She turns to her teaching partner with a quizzical look. They realize, in this moment, that they haven’t thought it through. It’s one conversation of many that they will continue to have as the summer progresses. It’s one of the first of many revelations that they will have the summer: the details matter.
Even though summer school is only a month long, it can sometimes feel like an entire school year stuffed into four weeks. It’s not uncommon for teachers in summer practicum to re-connect and disconnect multiple times with their passion for teaching. It’s not uncommon for teachers to discover just how much of a gap exists between the teacher that they are and the teacher that they want to be.
And it’s not uncommon for those teachers to work excruciatingly hard to close that gap before the summer ends. This, I know.
I know this because I see their long and thoughtful texts to me late on a Saturday, about their ideas to address kindness issues in their classroom.
I know this because even at the end of a hard day, they receive long hugs goodbye from their most challenging students.
I know this because that was me, five years ago. Staying up late writing journal entries about my students and their needs, knowing that I needed to learn as much as I could from them as quickly as possible to be the best teacher I could possible be in the fall.
And the result of all of this reflection and learning is evident because somewhere toward the end of the summer, I notice that my mentees’ teaching powers have grown. It’s nothing short of remarkable. At the start of the summer, I would often take copious notes while observing a mini-lesson. I’d analyze every movement the teacher made, every word that they said.
And now, at the end, I find it hard to even find a place to take notes. Classrooms are bustling with students in every corner, working on interesting projects and directing their own learning. Teachers are no longer standing at the front of the class asking for quiet; instead they’re getting out of the way by observing and occasionally asking a provocative question to a student in need. The hum of learning is ever present.
At the end of the summer, during our final meeting, I ask one of my mentees a question to which I did not know the answer. “So now that it’s almost over, do you feel like you’re the teacher you want to be?”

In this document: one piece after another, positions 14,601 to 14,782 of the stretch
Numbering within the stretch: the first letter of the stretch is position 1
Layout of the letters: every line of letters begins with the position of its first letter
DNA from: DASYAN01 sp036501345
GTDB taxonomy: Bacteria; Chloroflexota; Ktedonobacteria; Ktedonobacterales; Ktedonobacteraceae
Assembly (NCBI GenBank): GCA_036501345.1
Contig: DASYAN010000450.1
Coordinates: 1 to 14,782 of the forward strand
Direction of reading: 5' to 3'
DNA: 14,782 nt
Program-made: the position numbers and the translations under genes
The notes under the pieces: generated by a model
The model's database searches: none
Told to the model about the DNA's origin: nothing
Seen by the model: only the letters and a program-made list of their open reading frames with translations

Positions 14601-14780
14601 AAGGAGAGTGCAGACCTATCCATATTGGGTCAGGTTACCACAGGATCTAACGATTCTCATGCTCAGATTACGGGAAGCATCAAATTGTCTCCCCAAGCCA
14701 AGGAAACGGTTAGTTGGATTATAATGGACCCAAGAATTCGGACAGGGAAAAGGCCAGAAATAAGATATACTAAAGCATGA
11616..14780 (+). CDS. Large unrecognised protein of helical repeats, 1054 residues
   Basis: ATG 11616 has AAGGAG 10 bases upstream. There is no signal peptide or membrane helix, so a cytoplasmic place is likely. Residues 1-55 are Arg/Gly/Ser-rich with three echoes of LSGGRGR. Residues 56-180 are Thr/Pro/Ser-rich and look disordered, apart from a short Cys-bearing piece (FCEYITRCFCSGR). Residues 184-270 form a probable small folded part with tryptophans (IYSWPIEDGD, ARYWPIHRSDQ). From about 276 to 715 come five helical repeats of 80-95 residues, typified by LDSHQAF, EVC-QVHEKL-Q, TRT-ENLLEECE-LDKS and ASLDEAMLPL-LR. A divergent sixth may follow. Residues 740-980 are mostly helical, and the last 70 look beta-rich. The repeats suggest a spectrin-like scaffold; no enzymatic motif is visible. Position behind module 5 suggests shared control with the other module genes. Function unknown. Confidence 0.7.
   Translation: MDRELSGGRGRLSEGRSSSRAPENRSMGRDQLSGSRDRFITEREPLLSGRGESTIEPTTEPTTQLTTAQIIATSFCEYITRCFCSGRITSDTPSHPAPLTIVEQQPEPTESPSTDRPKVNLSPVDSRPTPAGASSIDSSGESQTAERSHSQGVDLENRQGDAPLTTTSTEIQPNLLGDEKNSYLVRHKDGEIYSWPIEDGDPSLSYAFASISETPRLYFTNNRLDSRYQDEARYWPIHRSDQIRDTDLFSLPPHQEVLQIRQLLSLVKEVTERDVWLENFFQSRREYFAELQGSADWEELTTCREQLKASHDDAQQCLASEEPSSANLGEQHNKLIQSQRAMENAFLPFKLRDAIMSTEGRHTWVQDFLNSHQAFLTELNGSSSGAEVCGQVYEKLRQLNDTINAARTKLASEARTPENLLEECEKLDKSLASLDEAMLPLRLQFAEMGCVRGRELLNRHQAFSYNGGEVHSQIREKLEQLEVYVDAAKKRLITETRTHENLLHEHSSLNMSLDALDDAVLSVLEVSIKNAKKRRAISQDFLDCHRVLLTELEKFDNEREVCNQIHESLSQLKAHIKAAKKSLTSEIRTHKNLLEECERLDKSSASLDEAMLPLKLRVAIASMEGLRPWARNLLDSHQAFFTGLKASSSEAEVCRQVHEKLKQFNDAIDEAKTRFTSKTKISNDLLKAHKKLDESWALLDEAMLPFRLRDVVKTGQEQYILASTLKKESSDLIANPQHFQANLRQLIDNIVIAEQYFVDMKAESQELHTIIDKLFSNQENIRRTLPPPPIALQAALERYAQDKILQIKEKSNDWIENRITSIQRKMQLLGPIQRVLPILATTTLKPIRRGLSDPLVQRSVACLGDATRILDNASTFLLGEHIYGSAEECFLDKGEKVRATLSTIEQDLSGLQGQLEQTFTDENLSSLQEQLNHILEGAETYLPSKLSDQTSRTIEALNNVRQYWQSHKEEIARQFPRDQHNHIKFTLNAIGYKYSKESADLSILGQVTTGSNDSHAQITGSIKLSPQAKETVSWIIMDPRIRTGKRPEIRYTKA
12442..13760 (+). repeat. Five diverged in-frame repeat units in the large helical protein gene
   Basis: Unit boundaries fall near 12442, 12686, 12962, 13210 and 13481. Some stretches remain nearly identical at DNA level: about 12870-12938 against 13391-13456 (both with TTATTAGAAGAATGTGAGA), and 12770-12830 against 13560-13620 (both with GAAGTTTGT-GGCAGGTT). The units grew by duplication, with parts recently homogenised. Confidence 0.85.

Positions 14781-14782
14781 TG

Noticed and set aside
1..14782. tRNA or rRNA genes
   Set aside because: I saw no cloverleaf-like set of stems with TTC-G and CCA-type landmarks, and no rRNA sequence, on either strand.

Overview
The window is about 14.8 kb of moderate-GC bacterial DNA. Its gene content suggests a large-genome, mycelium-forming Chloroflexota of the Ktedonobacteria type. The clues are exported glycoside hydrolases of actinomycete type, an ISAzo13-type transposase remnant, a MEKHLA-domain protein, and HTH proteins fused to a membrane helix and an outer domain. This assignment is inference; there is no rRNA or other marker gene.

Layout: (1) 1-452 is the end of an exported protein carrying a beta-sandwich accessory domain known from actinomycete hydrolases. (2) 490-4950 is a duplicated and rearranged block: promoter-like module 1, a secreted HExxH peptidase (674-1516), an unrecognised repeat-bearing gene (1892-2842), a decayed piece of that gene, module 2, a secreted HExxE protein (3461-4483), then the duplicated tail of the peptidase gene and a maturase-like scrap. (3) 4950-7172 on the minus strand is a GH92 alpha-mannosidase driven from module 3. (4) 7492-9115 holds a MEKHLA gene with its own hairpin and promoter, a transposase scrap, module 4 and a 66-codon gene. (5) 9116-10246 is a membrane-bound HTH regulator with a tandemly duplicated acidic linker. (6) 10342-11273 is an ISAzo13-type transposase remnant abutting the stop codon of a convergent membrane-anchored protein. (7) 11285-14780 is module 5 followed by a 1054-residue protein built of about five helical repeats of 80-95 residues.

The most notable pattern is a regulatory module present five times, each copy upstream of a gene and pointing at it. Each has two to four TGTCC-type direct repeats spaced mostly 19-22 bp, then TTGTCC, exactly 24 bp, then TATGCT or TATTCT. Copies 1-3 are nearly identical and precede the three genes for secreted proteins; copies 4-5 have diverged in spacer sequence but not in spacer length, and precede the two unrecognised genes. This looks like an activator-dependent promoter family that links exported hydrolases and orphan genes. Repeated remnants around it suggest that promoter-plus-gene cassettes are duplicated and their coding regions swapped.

“No,” she laughs. “That will take a while. But before the summer started, I hadn’t even thought about what kind of teacher I wanted to be. Now, it’s something I ask myself every day. My vision is much more clear.”
Remarkably, she is learning to ask herself questions that don’t have an immediate answer.
A Window and a Mirror
I’ve said before that the role of a teacher is to offer their students a window and a mirror. A window with which to see the world through many different lenses and perspectives, and a mirror to allow students to understand the power of their own perspective and potential.
But as a summer mentor, I came to terms with something else: a teacher must also stand in front of their own mirror. After all the lesson plans have been written, it is there, in the glow of their own reflection, where they will do their most challenging work. They will confront every imperfection. They will think about what they will do differently tomorrow. They will, simultaneously, berate themselves and strive for self-acceptance. They will do all of this for the good of themselves and the good of their students.
For a new teacher, looking into the mirror is the scariest part of the job. For a pro teacher, this is the job. And it occurs to me that I, the summer mentor, have very little to do with the mirror. But maybe, in this case, I hold the window. If I was able to help these wonderful teachers catch a glimpse of all incredible possibilities that lie ahead, then, mission accomplished.